Thanks for the advice Geoff. Yes the crop is Rapeseed and is coming off end of July/beginning of August and beeing reseeded 5 weeks later. At this moment in time, I am the only one that knows the exact location of the find. The farmer knows about the find, obviously, and which field it is in but does not know the exact location. The way it was explained to me by FLO was that if they where going to visit the site they would require me to be in attendance to identify the area. It has been 4 months now since I handed the finds to FLO and reported to Coroner and I hav'nt heard anything. Me being a relative novice and not much experience with FLO's and Archaeologists I thought if any action was going to be taken I would have heard something by now. My thoughts where, and when the time was right, to go back and dig test holes by hand in various locations about 2 metres square and 6" to 8" deep and detect the dug out area and spoils. Hard work I know and will probably take a number of days. I will let the Farmer know and the FLO before I attempt this.
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« Reply #18 on: June 09, 2015, 10:23:31 AM »

I'm afraid 4 months is nothing in terms of how long it can take (try 2 years) and the coroner won't move on it if he's been told that a survey will be done Undecided
A 2 meter test pit isn't a test pit that's a hole lol 1 meter should do you, 2 meters by 8 inches is a ton of soil Shocked Your best bet is to beg, steal or borrow a Pi machine as after all the work digging you could be in the wrong place or you have found the majority of the hoard with nothing left to find Wink
I'm puzzled on why you were allowed not to say were it was found as it's one of the main things they ask for on a treasure case Huh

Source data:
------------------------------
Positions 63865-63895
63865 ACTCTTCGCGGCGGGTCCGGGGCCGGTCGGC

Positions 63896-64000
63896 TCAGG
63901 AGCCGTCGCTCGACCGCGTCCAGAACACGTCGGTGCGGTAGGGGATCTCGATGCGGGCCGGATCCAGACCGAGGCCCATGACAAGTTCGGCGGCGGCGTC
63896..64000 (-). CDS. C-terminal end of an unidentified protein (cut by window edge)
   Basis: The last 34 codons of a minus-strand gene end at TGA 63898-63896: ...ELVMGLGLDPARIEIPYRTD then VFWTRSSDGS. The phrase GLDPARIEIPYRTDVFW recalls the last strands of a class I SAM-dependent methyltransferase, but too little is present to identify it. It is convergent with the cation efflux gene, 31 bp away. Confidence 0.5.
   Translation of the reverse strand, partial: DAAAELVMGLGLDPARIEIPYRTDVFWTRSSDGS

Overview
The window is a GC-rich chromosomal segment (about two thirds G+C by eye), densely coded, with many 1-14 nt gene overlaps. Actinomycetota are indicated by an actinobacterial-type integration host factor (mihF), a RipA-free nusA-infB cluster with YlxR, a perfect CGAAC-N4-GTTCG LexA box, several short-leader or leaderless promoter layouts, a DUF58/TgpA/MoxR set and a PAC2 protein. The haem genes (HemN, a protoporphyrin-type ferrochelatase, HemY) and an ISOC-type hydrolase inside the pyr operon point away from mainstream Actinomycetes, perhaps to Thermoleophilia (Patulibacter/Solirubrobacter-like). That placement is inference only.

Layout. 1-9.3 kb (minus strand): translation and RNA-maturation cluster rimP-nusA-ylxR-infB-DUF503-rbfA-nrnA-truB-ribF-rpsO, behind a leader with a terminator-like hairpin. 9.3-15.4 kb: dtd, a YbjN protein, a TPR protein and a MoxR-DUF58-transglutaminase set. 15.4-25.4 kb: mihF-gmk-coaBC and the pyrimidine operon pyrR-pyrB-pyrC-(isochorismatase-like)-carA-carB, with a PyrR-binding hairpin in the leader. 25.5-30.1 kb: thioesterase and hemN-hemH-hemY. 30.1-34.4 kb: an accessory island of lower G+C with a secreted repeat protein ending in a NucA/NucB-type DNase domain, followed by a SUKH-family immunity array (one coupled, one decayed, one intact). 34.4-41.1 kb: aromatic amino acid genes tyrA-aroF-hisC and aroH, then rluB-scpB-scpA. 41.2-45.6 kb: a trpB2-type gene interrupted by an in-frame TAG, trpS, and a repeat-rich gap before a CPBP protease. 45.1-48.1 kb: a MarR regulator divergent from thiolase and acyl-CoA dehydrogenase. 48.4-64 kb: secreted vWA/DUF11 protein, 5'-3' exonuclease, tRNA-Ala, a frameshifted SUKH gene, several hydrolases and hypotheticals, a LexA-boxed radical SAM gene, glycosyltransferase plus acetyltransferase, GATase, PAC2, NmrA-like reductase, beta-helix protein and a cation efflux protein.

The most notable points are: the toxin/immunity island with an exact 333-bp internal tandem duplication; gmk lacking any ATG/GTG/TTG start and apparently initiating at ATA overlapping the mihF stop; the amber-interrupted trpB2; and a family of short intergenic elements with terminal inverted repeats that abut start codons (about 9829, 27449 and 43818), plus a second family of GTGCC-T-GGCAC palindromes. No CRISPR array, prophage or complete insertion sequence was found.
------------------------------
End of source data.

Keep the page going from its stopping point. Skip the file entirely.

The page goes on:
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« Reply #19 on: June 09, 2015, 11:06:45 AM »

I'm afraid 4 months is nothing in terms of how long it can take (try 2 years) and the coroner won't move on it if he's been told that a survey will be done Undecided
A 2 meter test pit isn't a test pit that's a hole lol 1 meter should do you, 2 meters by 8 inches is a ton of soil Shocked Your best bet is to beg, steal or borrow a Pi machine as after all the work digging you could be in the wrong place or you have found the majority of the hoard with nothing left to find Wink
I'm puzzled on why you were allowed not to say were it was found as it's one of the main things they ask for on a treasure case Huh

Sorry Geoff, I did give them details on the Treasure Act form, location and grid reference. 2 years?  Roll Eyes
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Val Beechey
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« Reply #20 on: June 09, 2015, 01:40:37 PM »

Unfortunately Geoff is right. They are exceedingly slow, even on Roman finds.  If your site is close enough to the shore there is another dept. that could speed things up a bit.

j.meek@DYFEDARCHAEOLOGY.ORG.UK

I've found them very helpful and a lot faster in responding.  James came back to me with a lot of info. on a site I reported to one of the usual FLO'S.  He also forwarded his finding on to them.  That was 3 years ago and I still haven't had so much as a 'Thanks, we're looking into it'

Val
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Ever Optimistic, it's out there somewhere - And I Found it
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« Reply #21 on: June 09, 2015, 01:57:48 PM »

It all comes down to cost and priorities at the end of the day with the vast majority of hoards having very little importance historically with the archaeological view being..."yes we know they had coins and yes we know they buried them, you have a hoard whoopei!!" they are concerned with the wider context in which it was buried so they think along the lines of if it's a totally scattered hoard then it's probably too late to learn anything and if there is the bulk of the hoard still to find in situ then after all the years of ploughing it's been there for nearly 2000 years...what's the rush
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Spooyt Vane
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« Reply #22 on: June 09, 2015, 04:11:31 PM »